Staunton, December 10 – The 2020 Russian Census has already been delayed until April 2021, and many people think it should be delayed again because some Russians will be resistant to answering the door to someone they don’t know who may be carrying the coronavirus and thus putting them at risk.
Others are concerned, given the recent spate of leaks of personal data, that the Russian government won’t be able to maintain the confidentiality of responses, especially this time around because for the first Russian census ever, those surveyed will have the option of participating online.
And still others are worried about the possibility that those surveyed will falsify their declarations to make themselves look better or to avoid attention or that the government will falsify the results either outright or in how it reports the information in support of its own political goals.
All those concerns, Yekaterina Kozerenko, a sociologist at the Levada Center, says, are legitimate worries, but none of them overshadows the value of the census both as a picture of what Russian society as a whole is like on key dimensions and as a check on figures offered by one or another part of the government on the basis of smaller samplings.
She tells the Znak news agency that having a census every ten years as the law requires makes using its data easier, although if the pandemic gets worse in the spring, delaying the enumeration yet again would be reasonable in order to protect the health and even lives of the citizens (znak.com/2020-12-10/kak_podtasovyvali_dannye_perepisi_naseleniya_i_zachem_v_ney_uchastvovat).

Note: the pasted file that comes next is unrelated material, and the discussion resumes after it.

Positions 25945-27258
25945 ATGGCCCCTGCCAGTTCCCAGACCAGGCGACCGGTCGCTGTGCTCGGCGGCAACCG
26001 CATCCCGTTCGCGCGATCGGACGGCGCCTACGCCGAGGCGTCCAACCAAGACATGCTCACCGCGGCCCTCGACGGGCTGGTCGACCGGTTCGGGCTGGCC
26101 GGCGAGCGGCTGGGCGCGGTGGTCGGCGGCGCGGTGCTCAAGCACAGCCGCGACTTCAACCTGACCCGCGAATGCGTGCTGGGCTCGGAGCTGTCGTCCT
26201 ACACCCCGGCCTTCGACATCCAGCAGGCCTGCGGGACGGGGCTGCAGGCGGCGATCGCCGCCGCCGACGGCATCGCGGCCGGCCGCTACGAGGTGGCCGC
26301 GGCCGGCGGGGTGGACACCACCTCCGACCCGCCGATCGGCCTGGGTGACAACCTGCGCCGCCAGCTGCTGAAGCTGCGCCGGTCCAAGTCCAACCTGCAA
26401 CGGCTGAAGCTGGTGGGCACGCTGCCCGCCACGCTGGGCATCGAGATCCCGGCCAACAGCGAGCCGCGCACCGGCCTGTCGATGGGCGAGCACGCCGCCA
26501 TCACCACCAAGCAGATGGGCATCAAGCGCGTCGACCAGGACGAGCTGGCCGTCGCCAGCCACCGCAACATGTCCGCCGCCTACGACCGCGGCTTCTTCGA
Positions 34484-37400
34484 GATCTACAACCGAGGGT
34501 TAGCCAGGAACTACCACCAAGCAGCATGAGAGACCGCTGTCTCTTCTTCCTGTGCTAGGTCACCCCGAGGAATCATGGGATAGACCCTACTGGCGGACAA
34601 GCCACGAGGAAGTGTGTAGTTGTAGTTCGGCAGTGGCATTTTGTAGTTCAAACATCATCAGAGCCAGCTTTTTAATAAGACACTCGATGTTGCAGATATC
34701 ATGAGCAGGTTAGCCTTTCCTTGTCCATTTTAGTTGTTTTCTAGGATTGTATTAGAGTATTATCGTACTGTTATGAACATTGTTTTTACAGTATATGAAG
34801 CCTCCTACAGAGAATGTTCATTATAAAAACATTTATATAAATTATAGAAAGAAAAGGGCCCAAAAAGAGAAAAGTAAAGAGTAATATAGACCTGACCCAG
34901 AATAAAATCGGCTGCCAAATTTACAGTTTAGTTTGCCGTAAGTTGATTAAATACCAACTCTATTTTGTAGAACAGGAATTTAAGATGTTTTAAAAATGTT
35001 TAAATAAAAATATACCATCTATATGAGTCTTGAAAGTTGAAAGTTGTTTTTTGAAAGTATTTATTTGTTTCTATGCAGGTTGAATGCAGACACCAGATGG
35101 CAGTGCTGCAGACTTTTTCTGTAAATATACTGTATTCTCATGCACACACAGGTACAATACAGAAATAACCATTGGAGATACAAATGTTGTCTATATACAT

Kozerenko adds that the problems around confidentiality of the census are made easier by the fact that names are not on census forms, although she says that the use of computer filings complicates things. At the same time, she says, the census organization recognizes those problems and likely will do its best to prevent them from arising.
And she says that some falsifications are inevitable. People routinely claim more education than they have and report higher or lower incomes depending on which position they believe serves their interests. Moreover, Moscow has a reputation for falsifying census data for its own purposes.
Most notoriously, Stalin suppressed the 1937 census because it came up with numbers he didn’t like and then had those who conducted it sent to the GULAG or shot. He didn’t like the 1939 census either; and as a result, there were no censuses at all in the USSR until 20 years later, something that made it difficult to count Russian war losses among other things.
More recently, Kozerenko says, the Soviets falsified the 1979 census so as not to reveal just how many Soviet citizens were working for the military-industrial complex and the 1989 census so as not to reveal how high infant mortality rates had become. But the more data that are out there, the harder it is even for the government to do this.
Some Russians believe that the government collects accurate information but puts out false numbers for various purposes. There may be some of that, she concedes; but she rejects the possibility that Moscow can operate very often on such “double bookkeeping.” The difficulties of doing so, including exposure, are just too great.
The biggest danger this time around, Kozerenko says, is that a large percentage of those living in the Russian Federation will simply not take part. If the number is less than 10 percent and if it is spread widely over the country, the census will still be useful as a guide for what the government should do and a check on government actions.
But if those who refuse to take part are concentrated in one or another place, even a smaller number of non-participants could seriously limit the value of the enumeration by introducing distortions far greater than any the Russian authorities are likely to, the Levada Center sociologist concludes.